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And, yet, I still don’t know her name.

She greeted her guests by name and with a smile.

She knew their orders before they did.

She seemed to know ours, too.

And, yet, I still don’t know her name.

When she learned our names, she used them.

Every interaction was personal.

Regulars talked to us cause she used our name.

And, yet, I still don’t know her name.

We were part of the tribe because of her attention.

She was the catalyst for conversations across tables.

She is the reason for our soon-to-be return visit.

And, yet, I still don’t know her name.


Too often I forget to introduce myself, look at their name-tag, or thank them directly.

As we enter and exit each others lives through retail and service relationships, we can make it personal.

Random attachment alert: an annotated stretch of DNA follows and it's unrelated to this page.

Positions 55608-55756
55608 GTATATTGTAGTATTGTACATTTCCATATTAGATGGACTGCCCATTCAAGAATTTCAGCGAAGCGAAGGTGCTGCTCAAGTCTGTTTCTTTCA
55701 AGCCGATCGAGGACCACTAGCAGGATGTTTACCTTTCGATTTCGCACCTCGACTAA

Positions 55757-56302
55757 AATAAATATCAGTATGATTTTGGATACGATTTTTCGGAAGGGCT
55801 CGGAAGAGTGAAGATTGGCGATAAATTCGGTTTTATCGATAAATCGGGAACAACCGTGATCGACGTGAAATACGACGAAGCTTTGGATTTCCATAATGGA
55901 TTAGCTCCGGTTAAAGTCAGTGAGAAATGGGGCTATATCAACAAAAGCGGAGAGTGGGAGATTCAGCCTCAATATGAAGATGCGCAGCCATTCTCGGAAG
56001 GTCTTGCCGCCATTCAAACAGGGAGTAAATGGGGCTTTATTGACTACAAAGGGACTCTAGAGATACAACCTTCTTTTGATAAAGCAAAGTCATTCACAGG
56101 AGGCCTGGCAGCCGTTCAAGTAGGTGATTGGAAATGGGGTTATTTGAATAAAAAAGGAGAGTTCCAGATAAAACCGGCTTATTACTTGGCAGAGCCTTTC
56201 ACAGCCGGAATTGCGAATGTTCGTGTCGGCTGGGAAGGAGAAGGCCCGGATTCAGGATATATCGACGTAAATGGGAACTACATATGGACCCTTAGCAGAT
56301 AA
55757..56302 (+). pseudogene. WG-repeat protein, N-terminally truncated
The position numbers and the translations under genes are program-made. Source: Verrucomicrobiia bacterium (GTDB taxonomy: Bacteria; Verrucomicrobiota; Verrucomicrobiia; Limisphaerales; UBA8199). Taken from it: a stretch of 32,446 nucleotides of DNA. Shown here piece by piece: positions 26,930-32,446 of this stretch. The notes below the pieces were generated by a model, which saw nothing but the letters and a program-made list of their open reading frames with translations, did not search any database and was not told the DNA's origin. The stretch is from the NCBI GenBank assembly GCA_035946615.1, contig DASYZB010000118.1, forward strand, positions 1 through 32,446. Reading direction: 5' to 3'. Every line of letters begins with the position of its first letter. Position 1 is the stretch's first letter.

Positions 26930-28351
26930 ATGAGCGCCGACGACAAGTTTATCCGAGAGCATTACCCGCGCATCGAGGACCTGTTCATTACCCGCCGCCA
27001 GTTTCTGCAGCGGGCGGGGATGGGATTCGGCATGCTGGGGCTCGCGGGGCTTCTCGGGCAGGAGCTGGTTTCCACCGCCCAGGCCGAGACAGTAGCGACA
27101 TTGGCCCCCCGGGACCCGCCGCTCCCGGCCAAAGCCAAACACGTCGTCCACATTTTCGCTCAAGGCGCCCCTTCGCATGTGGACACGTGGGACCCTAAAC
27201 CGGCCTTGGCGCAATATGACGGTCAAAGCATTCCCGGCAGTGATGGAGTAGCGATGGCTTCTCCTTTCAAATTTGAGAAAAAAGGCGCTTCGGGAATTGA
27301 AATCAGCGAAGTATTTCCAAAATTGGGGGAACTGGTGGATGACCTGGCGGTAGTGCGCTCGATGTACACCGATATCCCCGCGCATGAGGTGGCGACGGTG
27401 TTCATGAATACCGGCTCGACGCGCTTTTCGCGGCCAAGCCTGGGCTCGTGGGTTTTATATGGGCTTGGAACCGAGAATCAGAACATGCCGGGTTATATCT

We can take a leap of faith and share of ourselves our most unique possession, our name.

I know Rosie the butcher at the grocery store. She helps me decide which cuts to use, how to prepare them, and portion sizes.

She mentors me. Coaches me. Supports my learning.

My students felt connected to their classroom because I had placed their name on a desk, locker, attendance chart, …

They felt personally engaged form the moment they walked in.

Teachers-in-transition can benefit from this name-game, as well.

Having their classroom door sign up prior to their arrival will help them feel welcomed.

Placing a handwritten card in an envelop with their name on it on top of the stack of curriculum materials shows them someone was thinking about them before they even walked in the building.

We all have a name.

We all have a need to be recognized.

When you stop by classrooms to wish your colleagues a wonderful start to the school year, be sure to use their name.

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